“Is that how I really look?”
I bet that sentiment was rattling around many people’s minds this past week.
Thanks to COVID-19 social distancing mandates, thousands, if not millions, of people are working from home, forced to use video conferencing to keep in touch with co-workers and clients.
Video conferencing is awkward, especially from home. The technology is intimidating. People are dressed for home – jammies, decades old concert t-shirts, and worse. Backdrops include living rooms littered with toys and clothing racks in closets. Screaming kids and barking dogs providing distracting ambient noice.
Whether it’s ZOOM, Skype, Facetime, or some other platform, everyone hates the way they look and sound in video conference calls.
I’m no stranger to working from home having done so for the last 10 or so years. I’m also no stranger to video conferencing and the feelings of self-consciousness that comes along with it.
I’ve learned a few hacks along the way to lessen my anxiety and to look and sound better in video conference calls.
Here’s how to look and sound more Kardashian and less troll in your next video conference call.
Test out your equipment and the platform
15 minutes prior, make sure all of your equipment is working and you understand how the platform works. The most common tech glitch in video conferencing? The “microphone” is turned off. Make a test call to make sure both the video and audio are working.
Let there be light…front lighting, that is
Have a light source illuminating the front of your face to make the image crisper and to avoid shadows. Face a window with bright sunlight, or clip a booklight or “selfie ring light” (available on Amazon) onto your laptop or phone.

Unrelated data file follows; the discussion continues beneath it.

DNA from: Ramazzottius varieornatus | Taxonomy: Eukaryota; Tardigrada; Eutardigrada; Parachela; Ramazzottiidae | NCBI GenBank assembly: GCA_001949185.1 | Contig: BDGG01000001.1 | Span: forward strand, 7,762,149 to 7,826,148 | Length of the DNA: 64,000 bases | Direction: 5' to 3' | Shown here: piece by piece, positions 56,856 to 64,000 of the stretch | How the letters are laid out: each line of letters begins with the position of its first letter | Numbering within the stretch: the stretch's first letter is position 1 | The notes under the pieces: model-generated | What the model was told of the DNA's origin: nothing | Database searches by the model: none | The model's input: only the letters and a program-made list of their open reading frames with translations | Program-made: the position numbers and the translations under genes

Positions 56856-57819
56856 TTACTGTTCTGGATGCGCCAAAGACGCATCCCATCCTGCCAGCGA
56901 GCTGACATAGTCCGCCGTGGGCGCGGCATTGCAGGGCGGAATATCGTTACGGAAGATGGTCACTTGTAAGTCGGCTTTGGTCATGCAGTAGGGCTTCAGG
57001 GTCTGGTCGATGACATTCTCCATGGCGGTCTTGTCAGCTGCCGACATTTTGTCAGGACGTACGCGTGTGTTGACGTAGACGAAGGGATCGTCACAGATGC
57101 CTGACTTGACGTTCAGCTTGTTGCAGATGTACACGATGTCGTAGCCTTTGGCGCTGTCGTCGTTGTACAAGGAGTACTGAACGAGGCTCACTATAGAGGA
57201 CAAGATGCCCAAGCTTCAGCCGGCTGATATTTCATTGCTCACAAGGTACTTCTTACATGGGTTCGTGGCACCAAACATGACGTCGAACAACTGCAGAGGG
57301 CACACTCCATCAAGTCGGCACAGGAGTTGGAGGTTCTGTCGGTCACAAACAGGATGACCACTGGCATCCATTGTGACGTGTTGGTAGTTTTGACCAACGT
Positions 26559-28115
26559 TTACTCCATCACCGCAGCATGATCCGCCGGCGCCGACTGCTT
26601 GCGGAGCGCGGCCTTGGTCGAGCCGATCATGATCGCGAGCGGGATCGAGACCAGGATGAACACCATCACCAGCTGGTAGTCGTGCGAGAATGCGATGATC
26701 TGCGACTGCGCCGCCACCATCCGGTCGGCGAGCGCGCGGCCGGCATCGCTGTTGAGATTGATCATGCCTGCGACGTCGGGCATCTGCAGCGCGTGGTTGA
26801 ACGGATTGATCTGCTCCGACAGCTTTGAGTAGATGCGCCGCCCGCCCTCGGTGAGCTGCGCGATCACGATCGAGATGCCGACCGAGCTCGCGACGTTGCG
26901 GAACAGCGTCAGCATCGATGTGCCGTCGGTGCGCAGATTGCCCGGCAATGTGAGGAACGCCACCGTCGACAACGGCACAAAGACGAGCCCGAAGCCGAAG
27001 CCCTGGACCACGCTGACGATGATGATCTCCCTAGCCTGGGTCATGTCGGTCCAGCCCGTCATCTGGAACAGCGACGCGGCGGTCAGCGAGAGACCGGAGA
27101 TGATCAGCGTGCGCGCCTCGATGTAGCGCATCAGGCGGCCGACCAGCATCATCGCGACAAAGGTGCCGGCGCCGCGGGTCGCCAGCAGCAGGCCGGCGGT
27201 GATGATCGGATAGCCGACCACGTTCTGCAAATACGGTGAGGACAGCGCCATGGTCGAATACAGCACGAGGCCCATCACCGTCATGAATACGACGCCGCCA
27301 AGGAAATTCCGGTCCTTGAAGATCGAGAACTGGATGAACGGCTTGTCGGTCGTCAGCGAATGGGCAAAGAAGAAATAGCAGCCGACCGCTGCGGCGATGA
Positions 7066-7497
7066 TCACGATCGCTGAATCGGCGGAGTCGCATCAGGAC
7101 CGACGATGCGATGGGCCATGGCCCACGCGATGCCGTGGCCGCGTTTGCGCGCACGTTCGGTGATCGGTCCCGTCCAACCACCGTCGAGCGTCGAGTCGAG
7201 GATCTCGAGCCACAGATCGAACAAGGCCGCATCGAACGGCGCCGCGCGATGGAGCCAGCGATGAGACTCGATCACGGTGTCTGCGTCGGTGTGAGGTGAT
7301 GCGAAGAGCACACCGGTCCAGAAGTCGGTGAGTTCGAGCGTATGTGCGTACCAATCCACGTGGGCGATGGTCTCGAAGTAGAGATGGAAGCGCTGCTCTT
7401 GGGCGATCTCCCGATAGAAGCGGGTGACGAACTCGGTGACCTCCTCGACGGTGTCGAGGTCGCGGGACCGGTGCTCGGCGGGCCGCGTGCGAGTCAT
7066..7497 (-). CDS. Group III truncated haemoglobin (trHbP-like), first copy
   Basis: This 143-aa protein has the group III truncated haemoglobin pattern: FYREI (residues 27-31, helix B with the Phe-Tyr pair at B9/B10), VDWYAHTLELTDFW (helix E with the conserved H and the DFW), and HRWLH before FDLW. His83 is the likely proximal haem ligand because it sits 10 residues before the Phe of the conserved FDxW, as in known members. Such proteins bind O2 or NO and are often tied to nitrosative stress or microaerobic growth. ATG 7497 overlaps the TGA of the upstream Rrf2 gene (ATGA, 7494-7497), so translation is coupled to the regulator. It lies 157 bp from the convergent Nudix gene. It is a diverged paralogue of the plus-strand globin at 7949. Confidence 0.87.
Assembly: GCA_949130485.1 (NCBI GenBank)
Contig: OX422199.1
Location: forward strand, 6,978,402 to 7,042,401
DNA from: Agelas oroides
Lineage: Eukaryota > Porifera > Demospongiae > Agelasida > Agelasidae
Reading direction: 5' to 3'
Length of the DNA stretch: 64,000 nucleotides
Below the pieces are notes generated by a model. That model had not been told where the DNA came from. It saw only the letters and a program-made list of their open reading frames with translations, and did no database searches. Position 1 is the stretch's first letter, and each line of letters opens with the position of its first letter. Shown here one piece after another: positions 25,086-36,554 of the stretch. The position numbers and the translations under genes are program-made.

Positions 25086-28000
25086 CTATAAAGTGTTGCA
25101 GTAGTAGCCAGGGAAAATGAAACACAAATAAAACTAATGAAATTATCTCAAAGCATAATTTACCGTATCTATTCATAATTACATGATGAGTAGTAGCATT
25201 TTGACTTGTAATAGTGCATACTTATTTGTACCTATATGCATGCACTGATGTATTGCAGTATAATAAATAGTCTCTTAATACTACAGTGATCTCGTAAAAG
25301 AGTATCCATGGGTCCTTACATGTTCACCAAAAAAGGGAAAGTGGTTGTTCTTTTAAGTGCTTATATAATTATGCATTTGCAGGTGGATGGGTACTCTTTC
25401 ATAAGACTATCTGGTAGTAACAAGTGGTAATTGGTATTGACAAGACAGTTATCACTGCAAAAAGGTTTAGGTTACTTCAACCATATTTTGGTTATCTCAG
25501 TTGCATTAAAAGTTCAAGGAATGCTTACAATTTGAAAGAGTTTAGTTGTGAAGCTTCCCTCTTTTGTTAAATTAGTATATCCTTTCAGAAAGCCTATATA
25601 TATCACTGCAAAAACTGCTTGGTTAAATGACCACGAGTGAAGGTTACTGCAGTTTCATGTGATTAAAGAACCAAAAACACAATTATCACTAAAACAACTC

Watch your posture and look straight into the camera
Sit straight, and tilt your head slightly forward (like a turtle). Look straight into the camera.
Sit at a desk or a table. Never sit on a couch or a bed with the laptop on your lap unless you want everyone else on the call to be counting your chins.
Raise your laptop or phone
While we are on the subject of chin counting, make sure you are eye level with the camera on your laptop or phone. Raise your laptop using books or a laptop stand (also available on Amazon) or mount your phone on a tripod.
Dress as you would for an in-person meeting (at least from the waist up)
It’s hard to look (and feel) professional if you are wearing your jammies and your hair is in a scrunchie. Do your hair and makeup and dress as you would in an in-person meeting, at least from the waist up. Pants and shoes optional.
Pick the right backdrop
Pay attention to what is behind you. Views into a large room, especially a messy one, are distracting and will make you look less professional. Have your back to a neutral wall or a tidy bookcase.
Use your earbuds or headphones
Avoid echoes by wearing earbuds or headphones. That way, the other participants’ voices will go into your ears and won’t get picked up by your microphone.
Use good manners to avoid bad audio
Be careful not to talk over other people. Wait your turn, or perhaps even agree at the onset of the call to have everyone “raise their hand” if they need to speak.
Also, make sure there is a designated leader on the call to direct the flow of the call.
When you are not talking, stay on mute.
For more tips on working from home, be sure to read How to survive working from home for an extended period of time.
Do you have any video conference call horror stories? Leave a comment or send me an email.
Please read the Disclaimer.Tags: Facetime, Skype, Video Conference, Work from Home, Zoom
Lora Gunter says
All great suggestions! I’ve worked remotely for over 2 years and have incorporated these tips. The front lighting source is a new one for me, though! It’s especially important to be mindful of the camera if you are the speaker and are using dual screens. Remember “the audience” when you are speaking, and look into the camera eye, or at least toward that direction, so that you appear to be making virtual eye contact.